The inner workings that make Luckalyzer work may look like a miracle but is actually based on pure medical science.

Over 3000 years ago, the scientists of ancient Greece first recorded the regular cycles of basic bodily functions such as respiration, kidney activity, pulse rate and, of course, the female menstrual cycle. Most of us barely give them a thought yet these rhythmic cycles affect even the tiniest cells of our organism from the day we are born to the day we die.

It wasn’t until the early 1900’s that two doctors simultaneously discovered that the human body has two main rhythmic cycles of which it is possible to calculate the highs and lows. Both men came to very similar conclusions about these two cycles, and they did so independently, without knowing the work of the other. Both men wrote many groundbreaking papers, booklets and books on the subject. Luckalyzer’s inner workings are partly based on two of those books.

The first book published in 1904 is titled “Die Perioden Des Menschlichen Organismus In Ihrer Psychologischen Und Biologischen Bedeutung” (The Periods of Human Life). Written by Dr. Hermann Swoboda, a Professor of Psychology at the University of Vienna.

Dr Swoboda researched periodic variations in fevers and found rhythmic changes in mood and health. By collecting data on reaction to pain, fever outbreaks, asthma, heart attacks tissue swelling, onsets of illness and recurring dreams, he concluded that we have two cycles that could be used to predict mood and energy levels. It is this research he outlines in his book.

The second book, written by Dr Wilhelm Fliess (a close colleague of Dr. Sigmund Freud) is titled “Das Jahr des Lebendigen. Erstes und zweites Tausend” (The Course of a Life) published in 1918.

In his book, Dr Wilhelm Fliess speaks of his discovery of two Cycles, a Physical cycle (masculine) and an Emotional cycle (feminine). While these Cycles are stronger for the gender they are associated with Dr. Fliess concluded that both genders carry both Cycles. He recorded births and deaths in family tree lines and found connections across generations led him to note how nature has given a ‘clock’ that is pervasive throughout plants and animals.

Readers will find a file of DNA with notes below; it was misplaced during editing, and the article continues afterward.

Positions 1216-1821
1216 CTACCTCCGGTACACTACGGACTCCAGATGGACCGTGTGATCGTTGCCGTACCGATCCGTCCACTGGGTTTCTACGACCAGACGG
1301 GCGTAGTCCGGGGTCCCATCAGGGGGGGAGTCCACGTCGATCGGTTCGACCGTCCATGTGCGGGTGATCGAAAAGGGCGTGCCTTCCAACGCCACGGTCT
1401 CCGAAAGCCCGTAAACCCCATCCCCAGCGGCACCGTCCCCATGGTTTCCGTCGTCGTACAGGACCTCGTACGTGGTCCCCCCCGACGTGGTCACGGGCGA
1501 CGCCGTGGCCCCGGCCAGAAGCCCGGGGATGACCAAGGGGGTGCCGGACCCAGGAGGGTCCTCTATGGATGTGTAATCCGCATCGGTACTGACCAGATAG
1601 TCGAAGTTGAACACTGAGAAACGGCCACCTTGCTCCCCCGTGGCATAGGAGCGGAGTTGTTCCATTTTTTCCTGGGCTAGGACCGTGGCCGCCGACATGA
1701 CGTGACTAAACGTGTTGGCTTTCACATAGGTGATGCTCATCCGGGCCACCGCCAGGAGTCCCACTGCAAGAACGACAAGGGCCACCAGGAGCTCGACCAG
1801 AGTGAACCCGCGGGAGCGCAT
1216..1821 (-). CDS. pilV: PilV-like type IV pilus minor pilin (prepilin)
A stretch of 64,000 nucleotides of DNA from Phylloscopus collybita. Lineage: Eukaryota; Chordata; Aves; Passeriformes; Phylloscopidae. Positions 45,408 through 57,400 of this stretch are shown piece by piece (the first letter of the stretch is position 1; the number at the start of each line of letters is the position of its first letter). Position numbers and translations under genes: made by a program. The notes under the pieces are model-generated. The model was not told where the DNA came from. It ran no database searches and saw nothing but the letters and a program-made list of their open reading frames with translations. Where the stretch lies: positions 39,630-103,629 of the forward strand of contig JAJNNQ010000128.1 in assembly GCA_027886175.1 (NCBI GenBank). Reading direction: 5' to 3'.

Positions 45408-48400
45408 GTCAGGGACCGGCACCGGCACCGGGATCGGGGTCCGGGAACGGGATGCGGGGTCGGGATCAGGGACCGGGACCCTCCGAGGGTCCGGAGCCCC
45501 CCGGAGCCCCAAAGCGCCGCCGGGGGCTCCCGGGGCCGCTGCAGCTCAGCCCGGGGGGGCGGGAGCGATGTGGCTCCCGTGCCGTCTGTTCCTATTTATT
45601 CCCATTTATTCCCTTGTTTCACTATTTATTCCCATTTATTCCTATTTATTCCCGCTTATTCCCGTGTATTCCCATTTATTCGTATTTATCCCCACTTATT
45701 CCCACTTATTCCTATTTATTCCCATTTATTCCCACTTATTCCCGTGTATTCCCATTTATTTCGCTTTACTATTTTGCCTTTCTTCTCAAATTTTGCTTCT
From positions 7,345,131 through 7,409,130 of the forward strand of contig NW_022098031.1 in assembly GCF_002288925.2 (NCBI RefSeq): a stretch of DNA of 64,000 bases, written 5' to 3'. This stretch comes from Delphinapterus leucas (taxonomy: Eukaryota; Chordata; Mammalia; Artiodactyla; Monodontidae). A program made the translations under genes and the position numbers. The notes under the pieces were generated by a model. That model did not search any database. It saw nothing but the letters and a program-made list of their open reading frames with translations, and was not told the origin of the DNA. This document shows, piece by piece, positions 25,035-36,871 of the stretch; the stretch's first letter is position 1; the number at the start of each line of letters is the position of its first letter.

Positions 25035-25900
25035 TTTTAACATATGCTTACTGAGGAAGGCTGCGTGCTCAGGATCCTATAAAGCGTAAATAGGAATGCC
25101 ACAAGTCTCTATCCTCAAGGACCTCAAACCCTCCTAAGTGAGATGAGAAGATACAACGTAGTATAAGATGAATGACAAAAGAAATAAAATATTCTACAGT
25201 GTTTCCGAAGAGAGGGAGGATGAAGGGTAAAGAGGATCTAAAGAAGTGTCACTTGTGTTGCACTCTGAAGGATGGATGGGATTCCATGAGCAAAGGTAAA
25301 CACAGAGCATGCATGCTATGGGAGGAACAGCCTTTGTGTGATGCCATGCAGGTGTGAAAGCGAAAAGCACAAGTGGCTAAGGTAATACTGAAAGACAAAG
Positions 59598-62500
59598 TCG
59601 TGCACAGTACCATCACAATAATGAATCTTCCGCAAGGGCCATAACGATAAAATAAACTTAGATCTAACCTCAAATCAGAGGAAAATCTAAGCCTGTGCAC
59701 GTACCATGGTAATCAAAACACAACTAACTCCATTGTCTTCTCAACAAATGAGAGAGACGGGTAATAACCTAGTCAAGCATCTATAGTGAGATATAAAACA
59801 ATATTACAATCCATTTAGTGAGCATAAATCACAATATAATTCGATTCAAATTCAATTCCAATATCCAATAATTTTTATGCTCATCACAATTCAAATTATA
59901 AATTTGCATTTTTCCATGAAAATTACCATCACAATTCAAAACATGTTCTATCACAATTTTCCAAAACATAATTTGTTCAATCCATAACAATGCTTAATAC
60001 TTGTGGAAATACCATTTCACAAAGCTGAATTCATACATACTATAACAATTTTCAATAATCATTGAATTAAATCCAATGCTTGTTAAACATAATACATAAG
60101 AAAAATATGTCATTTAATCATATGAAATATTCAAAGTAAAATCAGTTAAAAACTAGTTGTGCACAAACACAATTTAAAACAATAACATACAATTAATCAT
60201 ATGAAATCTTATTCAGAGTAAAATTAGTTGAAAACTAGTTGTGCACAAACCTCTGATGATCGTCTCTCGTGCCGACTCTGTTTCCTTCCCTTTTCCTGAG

Luckalyzer also includes the work of Alfred Teltscher a Viennese engineer and mathematician at the University of Innsbruck who discovered that his students had good days and bad days that followed a 33-day pattern. In his many tests of the scholastic performance of High School students in the 1920s he found periods in which a student could readily grasp and absorb new subjects with mental agility, and comparable periods in which a student’s capacity to think quickly and clearly was diminished. These findings led to the third cycle (Intellectual) that Luckalyzer uses for predicting luck.

It wasn’t only Alfred Teltscher that discovered this third cycle, Dr. Rexford Hersey & Dr. Michael John Bennett conducted similar research between 1928 and 1932 and came to a similar conclusion independent of any knowledge of Teltscher’s work. Dr. Hersey was a psychologist working at the University of Pennsylvania with assistance from Dr. Bennett when they developed these supportive simultaneous findings.

Thanks to the work of all these doctors, a mathematician, and the vision of the Luckalyzer programmers, we are able to bring to you a software program that does all the complex calculations for you.

Users have used this information to improve their lives by taking advantage of lucky cycles and avoiding the unlucky ones. This is how you bring good luck into your life.

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